The collapse of the Patriots, exemplified by the disastrous quarterback situation, has been stunning. Given his complete control over football operations, the glaring roster deficiencies and regression of Mac Jones fall on Belichick, and that casts his future -- and the future direction of the franchise -- into serious question. Would Belichick even want to be around for the rebuild to come? What would be his plan, if so? And, moreover, what is the Krafts' plan for resurrecting the Patriots? Who do they want leading that rebuild? How will they structure their brain trust? There's plenty to prove in New England, and none of it has to do with the results in the next six weeks.
With Frank Reich already out in Carolina, every other coach in the NFC South, in which each team is below .500, still has a lot to prove, and every one of them could be coaching for his job, too. The Bucs, at 4-7, are only one game back of the division lead, and Todd Bowles -- handed the unenviable task of overseeing the Bucs' transition to the post-Tom Brady era, as well as the salary-cap cleanup necessitated by that transition -- has to show he can get more consistent play, including by his defense, to keep the Bucs in the mix. The Saints' Dennis Allen has to figure out how to solve New Orleans' scoring woes -- the Saints were 0-for-5 in the red zone in Sunday's loss to the Falcons -- and how to steady quarterback Derek Carr, to avoid wasting a top-10 defense. In Atlanta, Arthur Smith's offense -- and his choice to ride with Desmond Ridder -- will determine if the Falcons, who currently lead the division, can hold on.
Staley's defense, which has been among the league's worst this season, had perhaps its best game against the Ravens on Sunday, but the offense made too many mistakes. The playoffs may already be too far out of reach, but Staley has to show he can manage close games -- the Chargers have won just two of the seven one-score games they've played in. The Chargers have the reputation of being underachievers. That's a hard label to shake for a coach, but a few victories, in close games, with the defense playing well, would go a long way.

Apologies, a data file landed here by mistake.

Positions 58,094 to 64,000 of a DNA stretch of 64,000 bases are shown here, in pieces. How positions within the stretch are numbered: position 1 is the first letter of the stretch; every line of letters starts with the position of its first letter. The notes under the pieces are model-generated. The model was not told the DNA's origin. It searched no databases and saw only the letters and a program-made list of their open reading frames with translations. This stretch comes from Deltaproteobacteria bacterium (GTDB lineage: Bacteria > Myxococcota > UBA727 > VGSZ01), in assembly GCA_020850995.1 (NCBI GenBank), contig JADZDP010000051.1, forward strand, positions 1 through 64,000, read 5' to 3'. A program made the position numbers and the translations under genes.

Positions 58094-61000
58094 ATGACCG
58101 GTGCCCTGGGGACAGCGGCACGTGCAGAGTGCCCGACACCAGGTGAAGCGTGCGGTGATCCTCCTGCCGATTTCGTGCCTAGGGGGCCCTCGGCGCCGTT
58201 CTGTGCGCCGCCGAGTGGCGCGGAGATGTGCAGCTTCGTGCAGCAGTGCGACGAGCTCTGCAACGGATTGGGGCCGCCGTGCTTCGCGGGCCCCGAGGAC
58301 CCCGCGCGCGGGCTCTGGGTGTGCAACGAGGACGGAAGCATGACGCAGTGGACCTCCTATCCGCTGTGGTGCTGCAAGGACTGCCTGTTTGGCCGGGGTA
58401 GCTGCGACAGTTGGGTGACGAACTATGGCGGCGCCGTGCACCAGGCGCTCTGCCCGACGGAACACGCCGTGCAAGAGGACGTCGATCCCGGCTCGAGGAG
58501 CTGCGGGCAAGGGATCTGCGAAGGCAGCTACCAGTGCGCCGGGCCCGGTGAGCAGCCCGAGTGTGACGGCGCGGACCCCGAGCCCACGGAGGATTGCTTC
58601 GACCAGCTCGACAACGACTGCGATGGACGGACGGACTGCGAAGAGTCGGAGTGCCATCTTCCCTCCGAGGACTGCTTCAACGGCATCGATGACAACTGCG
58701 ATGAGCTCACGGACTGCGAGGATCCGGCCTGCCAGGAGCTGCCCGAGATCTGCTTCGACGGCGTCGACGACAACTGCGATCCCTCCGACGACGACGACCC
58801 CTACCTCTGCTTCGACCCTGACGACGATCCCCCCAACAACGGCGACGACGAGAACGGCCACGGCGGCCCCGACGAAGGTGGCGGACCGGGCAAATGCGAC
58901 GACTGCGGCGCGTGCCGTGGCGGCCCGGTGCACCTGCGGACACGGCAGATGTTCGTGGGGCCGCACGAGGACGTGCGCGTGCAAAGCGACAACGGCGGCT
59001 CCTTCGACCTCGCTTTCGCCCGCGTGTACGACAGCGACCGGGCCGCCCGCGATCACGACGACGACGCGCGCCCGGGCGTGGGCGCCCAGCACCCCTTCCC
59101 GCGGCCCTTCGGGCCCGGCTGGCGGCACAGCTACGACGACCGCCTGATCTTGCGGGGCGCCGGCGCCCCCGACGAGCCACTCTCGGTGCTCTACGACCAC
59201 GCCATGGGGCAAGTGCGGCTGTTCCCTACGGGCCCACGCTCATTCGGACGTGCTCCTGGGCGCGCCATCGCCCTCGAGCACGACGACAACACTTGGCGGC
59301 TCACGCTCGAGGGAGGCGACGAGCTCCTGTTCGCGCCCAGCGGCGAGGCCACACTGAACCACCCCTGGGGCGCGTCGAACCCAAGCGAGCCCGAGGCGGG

Pierce got the nod as the interim head coach when the Raiders fired Josh McDaniels. His mission was to steady the team -- they are 2-2 under Pierce -- and to keep them in the wild-card mix in the AFC. After the Raiders blew a 14-0 lead over the Chiefs on Sunday to lose 31-17, the playoffs may be slipping away. Still, there are some very specific things Pierce has to prove when the Raiders emerge from their Week 13 bye if he is to keep alive his hopes to become the full-time head coach. Most significantly: How will he deal with adversity? Cutting Marcus Peters, whose effort sometimes seemed to flag, on Monday was one indication, but Pierce also needs to address an offense that goes cold in the second half and a defense that was gashed repeatedly by the Chiefs after halftime. Players have clearly responded to Pierce; now he has to prove he actually has to chops to steer the team through choppy waters.
What does Eberflus have to prove? That he can win more games like the Bears won against the Vikings on Monday Night Football. The Bears have won just seven times with Eberflus as the head coach, and that was the Bears’ first victory over an NFC North rival in Eberflus’ two seasons. Just as important, it was a close game, and the Bears have also previously struggled in those. Eberflus’ defense has been playing well -- the run defense is the best in the league; the Bears have eight takeaways over the last two games; and the pass rush has improved since Montez Sweat’s arrival at the trade deadline -- which was especially obvious in their dominance over the Vikings. Justin Fields is being evaluated, and his performance Monday -- when he created magical plays and also made mistakes -- will give the Bears plenty to think about in the offseason. But Eberflus can prove he is up to the job no matter who the quarterback is if the Bears, and especially the defense, can string together more wins like this down the stretch.